Assisted reproductive technology (ART) helps individuals or couples experiencing fertility issues. ART involves complex medical procedures affecting sperm, eggs or gametes that can increase the chances of pregnancy. The Centers for Disease Control and Prevention (CDC) says nearly 2% of all U.S. births result from ART.
Research indicates that roughly one out of every 10 couples have fertility problems. Worldwide, the evidence says about 10% of women between the ages of 15 and 44 have issues getting or staying pregnant. About 40% to 50% of infertility cases involve “male factors,” such as low sperm concentration.
Types of assisted reproductive technology
Several ART methods are available, including:
- In vitro fertilization: IVF is the most common type of ART, where eggs are extracted by a doctor and fertilized in a specialized lab. Specialists usually do this and transfer embryos into the uterus (IVF-ET).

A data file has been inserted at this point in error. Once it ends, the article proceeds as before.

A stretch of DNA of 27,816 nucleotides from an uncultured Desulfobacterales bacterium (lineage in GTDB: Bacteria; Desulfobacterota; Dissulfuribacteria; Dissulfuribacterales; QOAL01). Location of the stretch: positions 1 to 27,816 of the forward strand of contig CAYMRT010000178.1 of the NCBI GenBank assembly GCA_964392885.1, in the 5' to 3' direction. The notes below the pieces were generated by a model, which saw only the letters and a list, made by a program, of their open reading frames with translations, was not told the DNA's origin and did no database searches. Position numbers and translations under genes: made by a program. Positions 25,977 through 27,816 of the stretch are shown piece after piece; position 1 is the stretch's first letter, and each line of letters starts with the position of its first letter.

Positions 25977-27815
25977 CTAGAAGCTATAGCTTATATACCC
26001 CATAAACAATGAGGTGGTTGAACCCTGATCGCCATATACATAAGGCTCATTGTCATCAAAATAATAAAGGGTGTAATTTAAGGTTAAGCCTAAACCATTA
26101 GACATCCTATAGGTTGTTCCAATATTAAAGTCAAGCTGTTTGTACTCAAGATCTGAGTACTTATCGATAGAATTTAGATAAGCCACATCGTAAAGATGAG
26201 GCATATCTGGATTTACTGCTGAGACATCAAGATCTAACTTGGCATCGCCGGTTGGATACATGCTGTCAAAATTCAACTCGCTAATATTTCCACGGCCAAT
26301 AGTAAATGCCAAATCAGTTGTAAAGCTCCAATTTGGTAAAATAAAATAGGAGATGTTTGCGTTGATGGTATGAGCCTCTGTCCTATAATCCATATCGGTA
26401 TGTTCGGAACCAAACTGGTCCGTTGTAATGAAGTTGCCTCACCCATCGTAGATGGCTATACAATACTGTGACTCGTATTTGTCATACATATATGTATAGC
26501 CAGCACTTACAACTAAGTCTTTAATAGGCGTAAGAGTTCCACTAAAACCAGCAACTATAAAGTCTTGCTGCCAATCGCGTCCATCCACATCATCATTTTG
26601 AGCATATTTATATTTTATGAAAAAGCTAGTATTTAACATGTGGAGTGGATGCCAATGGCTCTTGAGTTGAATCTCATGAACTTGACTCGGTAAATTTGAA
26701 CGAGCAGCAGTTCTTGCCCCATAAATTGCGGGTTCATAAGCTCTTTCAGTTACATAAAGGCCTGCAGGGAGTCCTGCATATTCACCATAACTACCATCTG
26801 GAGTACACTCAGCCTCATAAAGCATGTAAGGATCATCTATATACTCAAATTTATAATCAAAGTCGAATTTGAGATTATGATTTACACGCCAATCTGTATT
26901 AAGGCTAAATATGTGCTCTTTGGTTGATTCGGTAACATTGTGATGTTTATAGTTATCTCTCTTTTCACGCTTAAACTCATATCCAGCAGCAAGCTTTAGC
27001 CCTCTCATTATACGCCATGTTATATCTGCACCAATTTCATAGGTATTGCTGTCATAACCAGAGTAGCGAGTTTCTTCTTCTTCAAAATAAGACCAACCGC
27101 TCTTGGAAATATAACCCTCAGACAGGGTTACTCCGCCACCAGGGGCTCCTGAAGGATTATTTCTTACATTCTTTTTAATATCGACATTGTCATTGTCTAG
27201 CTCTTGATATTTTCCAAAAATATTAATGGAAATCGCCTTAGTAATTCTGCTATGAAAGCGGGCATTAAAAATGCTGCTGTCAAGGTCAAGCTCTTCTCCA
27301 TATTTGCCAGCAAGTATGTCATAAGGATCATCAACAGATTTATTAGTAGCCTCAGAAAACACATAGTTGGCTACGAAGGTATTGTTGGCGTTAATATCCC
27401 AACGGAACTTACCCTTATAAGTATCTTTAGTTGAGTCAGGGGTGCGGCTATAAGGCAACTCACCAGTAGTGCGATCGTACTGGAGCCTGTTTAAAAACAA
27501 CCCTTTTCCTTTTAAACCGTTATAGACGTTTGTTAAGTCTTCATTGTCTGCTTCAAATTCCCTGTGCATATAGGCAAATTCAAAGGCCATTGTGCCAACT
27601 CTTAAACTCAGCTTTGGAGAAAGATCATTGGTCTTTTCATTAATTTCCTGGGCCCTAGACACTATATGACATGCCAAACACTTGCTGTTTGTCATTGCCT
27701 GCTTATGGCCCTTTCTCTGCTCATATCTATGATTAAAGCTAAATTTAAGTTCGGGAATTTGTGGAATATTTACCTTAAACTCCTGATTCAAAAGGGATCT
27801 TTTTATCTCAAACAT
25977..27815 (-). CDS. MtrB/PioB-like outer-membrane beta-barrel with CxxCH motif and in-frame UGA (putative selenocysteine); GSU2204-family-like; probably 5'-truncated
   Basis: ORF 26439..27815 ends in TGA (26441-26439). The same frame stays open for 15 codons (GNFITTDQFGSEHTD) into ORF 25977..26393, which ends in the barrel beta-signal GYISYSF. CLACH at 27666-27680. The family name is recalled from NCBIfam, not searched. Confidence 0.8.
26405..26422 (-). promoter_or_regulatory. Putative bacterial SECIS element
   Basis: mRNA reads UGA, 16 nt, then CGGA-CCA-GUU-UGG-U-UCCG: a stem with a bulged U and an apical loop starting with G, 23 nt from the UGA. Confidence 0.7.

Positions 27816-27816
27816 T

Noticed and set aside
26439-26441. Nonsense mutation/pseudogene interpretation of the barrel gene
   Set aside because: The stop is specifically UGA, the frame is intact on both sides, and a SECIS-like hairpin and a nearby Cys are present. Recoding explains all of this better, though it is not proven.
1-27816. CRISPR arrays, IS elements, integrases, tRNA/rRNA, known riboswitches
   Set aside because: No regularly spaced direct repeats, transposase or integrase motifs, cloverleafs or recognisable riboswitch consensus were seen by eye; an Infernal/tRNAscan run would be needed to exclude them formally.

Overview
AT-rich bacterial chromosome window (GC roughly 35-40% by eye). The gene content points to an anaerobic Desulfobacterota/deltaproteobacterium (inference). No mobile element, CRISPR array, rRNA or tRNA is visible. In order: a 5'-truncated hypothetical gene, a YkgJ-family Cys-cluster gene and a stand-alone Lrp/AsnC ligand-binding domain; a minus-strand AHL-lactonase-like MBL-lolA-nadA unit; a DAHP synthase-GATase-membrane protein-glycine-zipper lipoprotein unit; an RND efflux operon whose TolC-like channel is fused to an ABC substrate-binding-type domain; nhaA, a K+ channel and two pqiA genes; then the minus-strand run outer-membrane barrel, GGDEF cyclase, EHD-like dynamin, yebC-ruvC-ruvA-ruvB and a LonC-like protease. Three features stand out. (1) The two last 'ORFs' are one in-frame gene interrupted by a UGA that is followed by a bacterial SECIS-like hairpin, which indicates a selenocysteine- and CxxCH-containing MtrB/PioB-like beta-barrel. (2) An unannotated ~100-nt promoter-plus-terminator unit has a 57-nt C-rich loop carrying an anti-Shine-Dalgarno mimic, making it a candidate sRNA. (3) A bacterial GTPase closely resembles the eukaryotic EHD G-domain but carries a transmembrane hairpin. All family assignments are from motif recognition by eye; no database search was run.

- Intrafallopian transfer: Similar to IVF, gametes are delivered directly into the fallopian tube during laparoscopic surgery. Specialists rarely use this method due to higher risks and costs.
- Frozen embryo transfer: FET has been used more often in recent years and involves inserting previously frozen embryos into the uterus.
- Intracytoplasmic sperm injection: ICSI is usually an add-on procedure to IVF. A specialist injects a single sperm directly into an egg using a tiny needle.
In addition to the intended parents donating eggs and sperm, third-party ART uses embryos, eggs, or sperm donated by others to help couples become parents. This method also includes surrogates and gestational carriers.
IVF success rates
According to the Society for Assisted Reproductive Technology, 99% of all ART procedures are IVF-ETs. In 2018, the CDC released its most current success rates for people in these age ranges using their own eggs:
- 52%: People 35 or younger
- 38.1%: Ages 35 to 37
- 23.5%: Ages 38 to 40
- 7.6%: People over age 40
The CDC provides an IVF success estimator for people who want to know their chances of conceiving a child using IVF. Fertility treatments can be difficult for couples to access due to costs and limited coverage by Medicaid and private insurance. The average cost of a single IVF cycle is between $12,000 and $17,000, according to the National Conference of State Legislatures.